Surely there would be signs that Beijing was conditioning its people for war with the U.S.? Consider the blockbuster Korean War film depicting a Chinese victory over American troops, which Beijing brought out last summer and which Carice Witte helpfully puts in context.

In our economically interdependent world, surely such a war would prove ruinous to all? Xi Jinping may think he has that angle figured out. Economists such as George Magnus say China’s development strategy has accomplished about all it can, and high-value-added industries are the key to future growth. It is therefore remarkable that in 2021 the Party moved forcefully against large private businesses and celebrity entrepreneurs in innovative high-growth sectors of the economy. Why did Xi persecute the cream of China’s high-tech industries, sowing fear and uncertainty among entrepreneurs and subjecting them to tighter bureaucratic control? Even with a heightened emphasis on nationalism, the Party’s legitimacy still depends on delivering prosperity.

I speculate that Xi Jinping hopes to boost national income in an old-fashioned way that does not require entrepreneurship or vibrant markets. For if America should be permanently removed as a factor in Asia, no countervailing force would limit China’s hegemony there. While Taiwan is being digested, the other nations of East Asia will enter varying degrees of vassalage. Weak, already compromised states like Cambodia and Laos would degenerate into colonies to be exploited. Stronger states would suffer an adjustment in their terms of trade. Elite capture and an existing architecture of media control allow client states to be managed without overt imperialism. It would be hard to exaggerate the economic benefits of this new order. Already notably productive, the region could only improve with what Xi would consider rationalization, and in their commerce with the West the nations of East Asia could be made to function as a cartel under Chinese discipline. If, as has long been rumored, there are ample oil and gas fields beneath the South China Sea, no political friction would any longer delay their development.

That is why Xi might not be content only to seize Taiwan, though Taiwan would be a great prize. If he can drive the U.S. from the region, he can hope to establish an Asian empire that will make his country richer without the risk to the Party that freer flows of capital and information entail.

But we have the most powerful military on earth! This couldn’t happen! In the history of warfare, the advantage has alternated between offense and defense. Someday, anti-missile defense will be as strong as or stronger than offensive missiles—but for now, the attacker has the edge. When hypersonic glide vehicles become operational, they will exacerbate this imbalance. At present, America’s network of Pacific bases, all whose details have been mapped by satellite and espionage, has become a target highly vulnerable to a foe contemplating a surprise attack.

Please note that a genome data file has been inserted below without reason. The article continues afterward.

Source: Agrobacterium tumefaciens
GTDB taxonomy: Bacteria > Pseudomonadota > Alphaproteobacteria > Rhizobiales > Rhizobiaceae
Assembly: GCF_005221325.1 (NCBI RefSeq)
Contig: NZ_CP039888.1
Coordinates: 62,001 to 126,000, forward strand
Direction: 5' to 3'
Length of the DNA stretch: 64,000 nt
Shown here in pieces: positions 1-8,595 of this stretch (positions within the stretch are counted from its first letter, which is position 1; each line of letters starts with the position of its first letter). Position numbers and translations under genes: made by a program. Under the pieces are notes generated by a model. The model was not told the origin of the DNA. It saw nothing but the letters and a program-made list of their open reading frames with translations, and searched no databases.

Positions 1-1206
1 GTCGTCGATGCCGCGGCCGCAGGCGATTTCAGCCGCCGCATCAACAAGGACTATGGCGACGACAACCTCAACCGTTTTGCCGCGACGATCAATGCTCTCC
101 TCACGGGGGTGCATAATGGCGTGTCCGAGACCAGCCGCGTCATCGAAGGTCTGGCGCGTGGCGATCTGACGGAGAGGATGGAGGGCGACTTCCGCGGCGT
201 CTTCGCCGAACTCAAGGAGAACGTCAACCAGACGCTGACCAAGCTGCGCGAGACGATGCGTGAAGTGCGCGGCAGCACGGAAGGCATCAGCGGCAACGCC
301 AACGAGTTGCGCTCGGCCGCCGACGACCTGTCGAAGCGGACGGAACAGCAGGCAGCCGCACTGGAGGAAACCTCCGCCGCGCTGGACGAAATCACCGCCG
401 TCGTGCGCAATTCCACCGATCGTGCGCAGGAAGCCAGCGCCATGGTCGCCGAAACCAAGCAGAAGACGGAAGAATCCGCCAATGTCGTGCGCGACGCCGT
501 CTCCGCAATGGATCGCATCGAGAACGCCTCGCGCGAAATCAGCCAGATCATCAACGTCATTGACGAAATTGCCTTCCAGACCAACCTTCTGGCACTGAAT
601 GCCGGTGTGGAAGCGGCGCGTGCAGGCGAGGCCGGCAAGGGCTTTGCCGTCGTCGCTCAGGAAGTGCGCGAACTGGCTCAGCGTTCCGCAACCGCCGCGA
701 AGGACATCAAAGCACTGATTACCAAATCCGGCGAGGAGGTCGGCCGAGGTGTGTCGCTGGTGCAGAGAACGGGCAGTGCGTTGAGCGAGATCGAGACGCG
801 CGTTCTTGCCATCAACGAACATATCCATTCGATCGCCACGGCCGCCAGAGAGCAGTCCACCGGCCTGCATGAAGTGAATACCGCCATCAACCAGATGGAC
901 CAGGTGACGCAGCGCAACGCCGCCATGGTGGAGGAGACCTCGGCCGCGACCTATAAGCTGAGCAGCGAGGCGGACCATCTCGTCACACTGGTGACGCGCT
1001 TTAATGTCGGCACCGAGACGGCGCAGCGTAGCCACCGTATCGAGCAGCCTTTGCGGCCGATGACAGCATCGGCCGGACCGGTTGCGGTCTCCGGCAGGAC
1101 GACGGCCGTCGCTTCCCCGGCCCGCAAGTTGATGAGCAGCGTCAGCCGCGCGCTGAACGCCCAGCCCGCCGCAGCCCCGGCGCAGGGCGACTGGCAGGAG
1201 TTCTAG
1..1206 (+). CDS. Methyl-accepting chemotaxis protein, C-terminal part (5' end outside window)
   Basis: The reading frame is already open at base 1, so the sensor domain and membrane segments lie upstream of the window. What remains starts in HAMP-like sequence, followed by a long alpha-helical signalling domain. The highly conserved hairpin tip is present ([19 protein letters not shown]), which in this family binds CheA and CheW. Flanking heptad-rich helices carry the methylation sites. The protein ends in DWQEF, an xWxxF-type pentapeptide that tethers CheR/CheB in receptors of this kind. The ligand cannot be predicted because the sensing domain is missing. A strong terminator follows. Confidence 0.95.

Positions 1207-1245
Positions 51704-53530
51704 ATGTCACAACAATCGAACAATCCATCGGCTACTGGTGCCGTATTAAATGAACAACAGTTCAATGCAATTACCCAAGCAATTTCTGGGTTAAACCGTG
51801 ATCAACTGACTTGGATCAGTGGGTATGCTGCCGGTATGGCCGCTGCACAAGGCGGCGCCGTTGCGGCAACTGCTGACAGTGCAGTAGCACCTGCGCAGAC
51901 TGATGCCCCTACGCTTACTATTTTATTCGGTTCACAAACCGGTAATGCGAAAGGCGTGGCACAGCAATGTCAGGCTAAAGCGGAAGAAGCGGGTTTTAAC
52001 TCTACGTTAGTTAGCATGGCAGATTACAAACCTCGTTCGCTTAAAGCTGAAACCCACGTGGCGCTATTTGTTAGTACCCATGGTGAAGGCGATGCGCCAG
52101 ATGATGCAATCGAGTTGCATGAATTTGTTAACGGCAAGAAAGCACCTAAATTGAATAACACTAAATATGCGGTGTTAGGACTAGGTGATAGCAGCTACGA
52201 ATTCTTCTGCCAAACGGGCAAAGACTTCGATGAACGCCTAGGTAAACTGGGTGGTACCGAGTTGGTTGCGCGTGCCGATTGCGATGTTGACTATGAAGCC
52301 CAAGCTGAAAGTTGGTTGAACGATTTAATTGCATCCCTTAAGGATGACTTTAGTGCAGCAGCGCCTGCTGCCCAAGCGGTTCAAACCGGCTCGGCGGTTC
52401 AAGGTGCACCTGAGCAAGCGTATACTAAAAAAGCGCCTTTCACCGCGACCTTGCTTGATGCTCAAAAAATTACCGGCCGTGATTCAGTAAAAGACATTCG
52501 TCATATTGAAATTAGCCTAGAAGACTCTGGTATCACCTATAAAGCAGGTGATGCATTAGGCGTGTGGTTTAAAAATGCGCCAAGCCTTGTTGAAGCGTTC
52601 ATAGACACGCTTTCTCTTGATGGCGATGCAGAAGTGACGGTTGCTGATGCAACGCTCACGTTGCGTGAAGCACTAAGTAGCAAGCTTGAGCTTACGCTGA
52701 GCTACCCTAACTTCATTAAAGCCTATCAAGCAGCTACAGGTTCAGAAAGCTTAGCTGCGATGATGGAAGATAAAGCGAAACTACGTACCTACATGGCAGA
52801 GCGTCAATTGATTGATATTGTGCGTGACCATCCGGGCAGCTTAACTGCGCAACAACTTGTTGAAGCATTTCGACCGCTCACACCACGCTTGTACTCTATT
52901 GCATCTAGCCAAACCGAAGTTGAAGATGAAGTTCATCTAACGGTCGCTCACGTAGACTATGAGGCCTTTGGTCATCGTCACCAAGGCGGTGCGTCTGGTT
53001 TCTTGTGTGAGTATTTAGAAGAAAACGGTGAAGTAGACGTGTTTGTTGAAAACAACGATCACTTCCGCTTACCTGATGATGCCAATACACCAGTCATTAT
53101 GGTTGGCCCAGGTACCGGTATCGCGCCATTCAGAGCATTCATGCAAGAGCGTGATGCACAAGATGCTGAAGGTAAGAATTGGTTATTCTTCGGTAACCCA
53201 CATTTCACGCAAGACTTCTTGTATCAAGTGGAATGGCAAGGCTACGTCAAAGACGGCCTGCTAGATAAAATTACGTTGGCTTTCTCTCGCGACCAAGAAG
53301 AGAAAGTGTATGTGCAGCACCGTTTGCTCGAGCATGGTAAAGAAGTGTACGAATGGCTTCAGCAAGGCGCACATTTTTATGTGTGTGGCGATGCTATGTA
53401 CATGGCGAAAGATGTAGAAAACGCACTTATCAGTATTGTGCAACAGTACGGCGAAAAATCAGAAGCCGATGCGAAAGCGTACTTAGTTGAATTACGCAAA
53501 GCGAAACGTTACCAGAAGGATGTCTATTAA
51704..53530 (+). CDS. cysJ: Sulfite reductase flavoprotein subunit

Surely two can play at that game, you might think. Aren’t they just as vulnerable to us? Curiously, they aren’t: in their case, it is less clear where the critical targets lie. Citing several sources, Burles and Shulsky reported, “decoys and electronic countermeasures can be used to deceive or defeat U.S. attempts to locate and target Chinese assets. The PLA’s capabilities in this area are very real.” Millions of square miles of their land represent a large haystack in which their needles can be hidden among decoys, and they use road-mobile launchers for intermediate-range missiles. (The number of those launchers has increased in recent years by a factor between four and eight. As for the missiles themselves, China built an arsenal during decades when both Russia and the U.S. were barred from doing so by the INF treaty.) They have gone to great lengths to protect naval assets from missile strikes: they built a submarine base on Hainan Island under a mountain. There are hints in the literature that the PLA has buried and hardened its command-and-control centers, and is prepared to instantly transfer encrypted military communications traffic onto various civilian networks if their primary network is damaged. Finally, the situation exhibits the classic “first-mover advantage” that would reward a pre-emptive attack. The Chinese are more likely than the Americans to make such a move because they can frame it as a defensive response to the “attack” on their sovereignty and “core interests” constituted, in their view, by U.S. non-acceptance of their ownership of Taiwan. And against a non-nuclear attack on military targets, deterrence based on mutual assured destruction does not apply.